Integrated oil and natural gas giant Royal Dutch Shell plc (NYSE:RDS-B) is making impressive progress as it comes back from the worst of the oil downturn that started in mid-2014. It's not only making notable progress on the balance sheet, but it's also improving the returns it's getting on its shareholders' money.  If you are a retiree looking for sustainable income, Shell and its 6% yield could be just what you're looking for. 

Shell's leverage issues 

One of the big problems for Shell today is debt. At the end of 2014, long-term debt stood at roughly $38 billion. Debt peaked at nearly $87 billion in the third quarter of 2016. Some of that was related to the energy downturn, during which oil companies used their balance sheets to support capital spending and dividends. For example, ExxonMobil's (NYSE:XOM) long-term debt load rose from $11.6 billion at the end of 2014 to a high of nearly $30 billion in early 2016.  

A man looking down from a platform over an oil processing facility

Image source: Getty Images.

There are a couple of caveats to this comparison. First, Shell tends to hold much more cash than Exxon. A the end of the second quarter, Exxon had $4 billion in cash and Shell had $23 billion. So Shell's debt load isn't as onerous as it may at first seem compared to Exxon. And then there's the fact that Shell made a massive $50 billion acquisition (BG Group) in 2016, which was the real driver of the company's increasing debt load. Exxon made some purchases, but nothing on that scale.    

The solution

Almost as soon as Shell completed the deal, however, it announced plans to sell $30 billion worth of non-core assets to help pay down debt. The oil giant has already trimmed debt by around $6 billion (nearly 7%) from its peak. And there are more debt repayments to come, since the company has agreed to or completed $25 billion worth of dispositions. Management is clearly living up to its word on this one.  

Debt reduction, however, is only half the story. The BG acquisition was an opportunistic move to shift Shell's business so it could better compete in a fast-changing energy market. That included increasing the company's exposure to natural gas and adding growth opportunities in deepwater drilling. And, of course, the ability to sell off less-desirable assets, like the resent sale of its stake an an Irish gas field. But the real number to watch is return on capital employed, a measure of how well Shell invests its shareholders' money.   

Shell has long been a laggard when it comes to returns on capital employed, another big issue for the company. Poor results have been driven by notable investment mistakes like the failed attempt to explore for oil in the Arctic. Return on capital employed actually sunk into negative territory in 2016, but it has since started to turn higher. 

RDS.B Return on Capital Employed (TTM) Chart

RDS.B Return on Capital Employed (TTM) data by YCharts.

That's partly because of oil prices increasing from their lows to around $50 a barrel and partly due to the changes Shell has been making. Management believes it can get its return on capital employed as high as 10% as it continues the corporate overhaul. That is the type of improvement that will allow the oil major to keep paying its dividend well into the future. The BG deal that helped drive up the company's debt load was a key part of achieving that goal.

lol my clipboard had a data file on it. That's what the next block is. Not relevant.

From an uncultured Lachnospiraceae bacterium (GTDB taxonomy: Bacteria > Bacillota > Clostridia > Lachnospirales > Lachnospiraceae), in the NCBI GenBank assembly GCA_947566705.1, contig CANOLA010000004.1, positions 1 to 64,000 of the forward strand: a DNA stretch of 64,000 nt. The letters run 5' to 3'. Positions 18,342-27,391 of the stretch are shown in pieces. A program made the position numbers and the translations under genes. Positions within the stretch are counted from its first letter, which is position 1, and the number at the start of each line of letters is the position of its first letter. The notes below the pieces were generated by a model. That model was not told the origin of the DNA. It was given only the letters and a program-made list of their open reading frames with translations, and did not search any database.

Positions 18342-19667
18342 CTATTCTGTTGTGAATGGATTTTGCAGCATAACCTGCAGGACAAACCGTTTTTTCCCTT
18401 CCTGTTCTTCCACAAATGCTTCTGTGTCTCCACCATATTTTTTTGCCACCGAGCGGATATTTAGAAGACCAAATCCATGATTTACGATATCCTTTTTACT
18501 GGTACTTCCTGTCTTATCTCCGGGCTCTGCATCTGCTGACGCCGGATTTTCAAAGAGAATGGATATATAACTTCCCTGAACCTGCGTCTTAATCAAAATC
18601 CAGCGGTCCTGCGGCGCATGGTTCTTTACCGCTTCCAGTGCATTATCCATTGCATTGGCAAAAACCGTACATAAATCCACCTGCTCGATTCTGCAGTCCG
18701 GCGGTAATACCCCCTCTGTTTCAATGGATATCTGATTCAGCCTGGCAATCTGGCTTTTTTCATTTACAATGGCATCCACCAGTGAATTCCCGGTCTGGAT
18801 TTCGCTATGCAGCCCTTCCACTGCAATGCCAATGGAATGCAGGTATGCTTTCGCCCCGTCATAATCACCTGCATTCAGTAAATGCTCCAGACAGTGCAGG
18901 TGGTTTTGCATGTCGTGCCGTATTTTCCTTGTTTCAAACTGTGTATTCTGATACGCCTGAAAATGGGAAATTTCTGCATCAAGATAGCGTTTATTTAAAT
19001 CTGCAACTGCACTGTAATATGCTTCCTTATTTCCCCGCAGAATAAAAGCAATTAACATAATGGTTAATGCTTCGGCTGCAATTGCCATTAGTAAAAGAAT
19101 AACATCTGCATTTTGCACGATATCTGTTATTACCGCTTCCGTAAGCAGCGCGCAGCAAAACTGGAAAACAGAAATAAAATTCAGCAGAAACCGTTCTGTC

Meanwhile, higher oil prices have vastly improved the company's business today. Notably, Shell generated enough cash to cover its dividend over the last four quarters despite oil remaining at less than half its peak 2014 levels. So the dividend looks sustainable today and even more sustainable in the future as the BG acquisition helps to reposition Shell for the future.  

Two bar charts, one showing Shell's cash flow trends and the other its leverage

Shell covered its dividend over the last four quarters. Image source: Royal Dutch Shell plc. 

Add it all up, and the story is clearly getting much better at Shell, which explains why Shell's stock price is up near a 52-week high. The dividend yield, however, is still relatively high compared to the company's own history and well above what you can get from an investment in an S&P 500 Index fund. Shell is probably trading at a fair price for what you are getting, but you are still getting paid very well to watch the company's corporate overhaul unfold.  

Worth the cost

If you're looking for a large and sustainable yield, Shell appears to be a good option. It's making progress on its debt reduction plans and the BG acquisition has helped it shift its business to better compete. The evidence of that is already showing up in the return on capital employed. It's not exactly a steal today, but retirees looking for sustainable income should take a closer look at high-yielding Shell. It's better to pay a fair price for a good company than miss this opportunity.

Reuben Gregg Brewer owns shares of ExxonMobil. The Motley Fool owns shares of ExxonMobil. The Motley Fool has a disclosure policy.